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BSRIA concerned with lack of apprentices in the industryAugust 2015


Julia Evans OBE, BSRIA Chief Executive
BSRIA is concerned by a report that says ‘Britain is not training enough bricklayers’. Construction apprenticeships are down 60 per cent since 2009 despite employer demand says the LGA (Local Government Association).

While almost two-thirds of surveyors told the Royal Institution of Chartered Surveyors earlier this year that the construction skills shortage was a significant barrier to building and, in turn, business growth. According to employers, more than half of construction skilled trade vacancies are now hard to fill – the worst position for all the skilled trades.

And two thirds of small businesses are turning down work due to the growing skills shortage according to a survey from the Federation of Master Builders (FMB). Respondents to the survey said that pressure from parents to stay in full-time education and the perception of low-wages was hampering apprentices. According to the FMB, the industry needs around 35,000 new apprentices just to cope with demand, however, in 2013 only around 7,000 apprentices completed their training in construction and it is clear to the FMB that the skills shortage is the biggest issue currently facing the housebuilding industry.

The Construction Industry Training Board is trying to lure those who left the industry when house-building slumped during the credit crunch and to improve the training of those already working in the industry. However housing starts are at their highest annual level since 2007.

Only last week, BSRIA launched its White Paper on ‘Bridging the Skills Gap’, which posed the question: ‘What does our industry need from Government to recruit new entrants and upskill the existing workforce?’ One of the root causes was that ‘too many in government do not have an engineering background and so are disconnected from industry’. What we clearly need is someone in government to come up with some bright ideas and incentivise.

Julia Evans, Chief Executive, BSRIA, said: “We need to change the image of our industry. Government can help industry to communicate better to make engineering more interesting. We need to move the focus away from one of being a ‘construction industry’ to one focussed on ‘the built environment’.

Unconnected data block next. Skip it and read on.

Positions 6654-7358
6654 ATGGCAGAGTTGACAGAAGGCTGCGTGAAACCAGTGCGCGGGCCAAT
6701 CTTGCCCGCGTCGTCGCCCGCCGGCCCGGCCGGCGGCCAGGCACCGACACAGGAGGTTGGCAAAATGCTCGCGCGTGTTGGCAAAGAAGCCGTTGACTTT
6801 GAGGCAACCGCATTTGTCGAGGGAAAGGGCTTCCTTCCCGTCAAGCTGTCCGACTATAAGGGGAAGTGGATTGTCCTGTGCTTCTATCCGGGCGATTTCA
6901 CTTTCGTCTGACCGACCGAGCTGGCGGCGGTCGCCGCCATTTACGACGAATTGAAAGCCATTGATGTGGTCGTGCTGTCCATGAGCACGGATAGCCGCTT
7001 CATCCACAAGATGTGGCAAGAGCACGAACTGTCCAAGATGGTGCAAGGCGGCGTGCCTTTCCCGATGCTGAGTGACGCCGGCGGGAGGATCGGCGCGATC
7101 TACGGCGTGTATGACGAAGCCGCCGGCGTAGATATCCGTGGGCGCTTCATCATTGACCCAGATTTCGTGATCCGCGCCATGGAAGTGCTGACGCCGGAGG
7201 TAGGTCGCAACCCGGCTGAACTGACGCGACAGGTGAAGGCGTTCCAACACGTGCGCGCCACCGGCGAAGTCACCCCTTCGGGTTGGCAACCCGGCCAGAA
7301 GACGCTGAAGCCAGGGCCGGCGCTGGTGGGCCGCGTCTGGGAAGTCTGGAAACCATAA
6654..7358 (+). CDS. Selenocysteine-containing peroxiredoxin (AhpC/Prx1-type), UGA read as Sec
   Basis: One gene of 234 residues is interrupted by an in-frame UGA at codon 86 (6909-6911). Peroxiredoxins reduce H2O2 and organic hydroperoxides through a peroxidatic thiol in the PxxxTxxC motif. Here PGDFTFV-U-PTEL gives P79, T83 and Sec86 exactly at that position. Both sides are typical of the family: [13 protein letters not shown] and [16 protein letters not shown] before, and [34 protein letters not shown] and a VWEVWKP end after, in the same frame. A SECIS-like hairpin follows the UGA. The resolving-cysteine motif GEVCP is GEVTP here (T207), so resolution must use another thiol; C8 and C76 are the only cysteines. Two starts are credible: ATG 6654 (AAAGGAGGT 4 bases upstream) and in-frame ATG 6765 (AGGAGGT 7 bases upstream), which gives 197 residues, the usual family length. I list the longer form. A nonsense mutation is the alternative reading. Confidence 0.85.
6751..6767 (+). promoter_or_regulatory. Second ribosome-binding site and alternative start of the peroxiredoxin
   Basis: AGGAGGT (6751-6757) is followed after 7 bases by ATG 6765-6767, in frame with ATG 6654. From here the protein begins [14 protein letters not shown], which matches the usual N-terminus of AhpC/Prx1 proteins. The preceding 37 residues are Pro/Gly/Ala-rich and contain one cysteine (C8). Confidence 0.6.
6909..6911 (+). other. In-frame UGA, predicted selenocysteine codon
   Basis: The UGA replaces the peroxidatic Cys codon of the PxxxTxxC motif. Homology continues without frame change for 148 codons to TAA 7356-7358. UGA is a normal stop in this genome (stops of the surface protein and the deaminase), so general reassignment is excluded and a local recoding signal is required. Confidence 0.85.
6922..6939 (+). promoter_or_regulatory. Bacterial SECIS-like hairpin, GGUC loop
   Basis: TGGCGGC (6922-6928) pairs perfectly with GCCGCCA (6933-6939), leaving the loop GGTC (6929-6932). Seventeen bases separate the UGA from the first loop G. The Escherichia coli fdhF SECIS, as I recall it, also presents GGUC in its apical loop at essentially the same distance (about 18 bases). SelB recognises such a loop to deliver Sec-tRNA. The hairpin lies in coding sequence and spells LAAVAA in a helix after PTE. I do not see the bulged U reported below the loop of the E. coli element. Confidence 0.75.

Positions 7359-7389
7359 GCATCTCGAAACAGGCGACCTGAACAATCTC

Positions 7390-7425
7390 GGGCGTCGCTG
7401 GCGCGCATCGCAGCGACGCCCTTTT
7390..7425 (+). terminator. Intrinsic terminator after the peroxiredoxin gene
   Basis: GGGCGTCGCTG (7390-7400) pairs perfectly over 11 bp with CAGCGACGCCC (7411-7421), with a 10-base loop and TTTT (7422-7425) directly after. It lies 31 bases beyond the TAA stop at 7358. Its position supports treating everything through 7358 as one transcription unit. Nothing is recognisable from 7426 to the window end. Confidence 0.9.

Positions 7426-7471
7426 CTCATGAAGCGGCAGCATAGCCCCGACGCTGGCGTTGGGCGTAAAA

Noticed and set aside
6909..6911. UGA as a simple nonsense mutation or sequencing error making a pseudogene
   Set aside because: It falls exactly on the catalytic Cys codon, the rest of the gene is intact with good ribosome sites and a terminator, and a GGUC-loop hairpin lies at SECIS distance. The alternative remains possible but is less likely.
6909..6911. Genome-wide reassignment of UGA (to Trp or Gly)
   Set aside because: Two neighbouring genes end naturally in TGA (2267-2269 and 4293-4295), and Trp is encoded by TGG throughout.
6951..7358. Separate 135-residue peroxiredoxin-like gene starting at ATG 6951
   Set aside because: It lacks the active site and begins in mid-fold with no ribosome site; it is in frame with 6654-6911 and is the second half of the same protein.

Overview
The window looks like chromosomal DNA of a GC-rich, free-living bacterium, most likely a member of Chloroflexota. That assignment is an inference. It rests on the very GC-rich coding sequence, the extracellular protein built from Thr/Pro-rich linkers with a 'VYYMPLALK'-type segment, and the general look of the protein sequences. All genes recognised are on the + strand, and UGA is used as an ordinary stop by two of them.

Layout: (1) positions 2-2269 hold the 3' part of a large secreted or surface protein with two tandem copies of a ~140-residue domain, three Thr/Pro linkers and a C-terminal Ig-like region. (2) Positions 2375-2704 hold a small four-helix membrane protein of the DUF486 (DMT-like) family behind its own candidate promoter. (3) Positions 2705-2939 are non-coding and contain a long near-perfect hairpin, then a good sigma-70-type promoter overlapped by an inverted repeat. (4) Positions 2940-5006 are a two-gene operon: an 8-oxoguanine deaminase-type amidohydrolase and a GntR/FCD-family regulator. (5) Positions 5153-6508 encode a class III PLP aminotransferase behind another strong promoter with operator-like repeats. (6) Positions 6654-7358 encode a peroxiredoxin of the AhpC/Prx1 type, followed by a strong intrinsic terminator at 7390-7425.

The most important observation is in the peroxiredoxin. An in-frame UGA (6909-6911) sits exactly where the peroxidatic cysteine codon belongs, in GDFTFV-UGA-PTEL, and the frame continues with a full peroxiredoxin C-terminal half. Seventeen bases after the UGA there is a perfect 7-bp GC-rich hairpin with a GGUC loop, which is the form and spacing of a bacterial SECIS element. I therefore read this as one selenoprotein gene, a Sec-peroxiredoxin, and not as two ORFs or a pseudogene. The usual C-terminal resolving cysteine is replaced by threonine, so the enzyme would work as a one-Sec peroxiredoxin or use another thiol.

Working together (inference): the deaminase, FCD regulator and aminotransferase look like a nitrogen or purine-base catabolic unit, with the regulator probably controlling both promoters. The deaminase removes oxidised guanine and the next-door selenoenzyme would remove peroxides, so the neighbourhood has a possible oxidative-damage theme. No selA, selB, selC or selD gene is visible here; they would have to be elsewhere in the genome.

BSRIA acknowledges the hard work and achievement of those receiving yesterday’s GCSE results and we’d encourage those who feel unsure of what to do next to properly explore their options and consider the building industry – especially through apprenticeship schemes. The construction industry offers fantastic earning potential and a whole host of exciting careers.

For those wanting to stay on in education, it is particularly worrying that the number of A-level physics passes reduced by just over 400 this year on last. Physics is a precursor for mechanical and electrical engineering.”

The LGA, which represents over 370 councils in England and Wales, is calling on the government to work with the construction industry, councils and education providers to develop a national ‘Skills to Build’ strategy, delivered locally through the devolution process.

Previous LGA research has highlighted that up to 25 per cent of forecast economic growth to 2022 could be lost if employers cannot recruit the skills and capabilities that they need.

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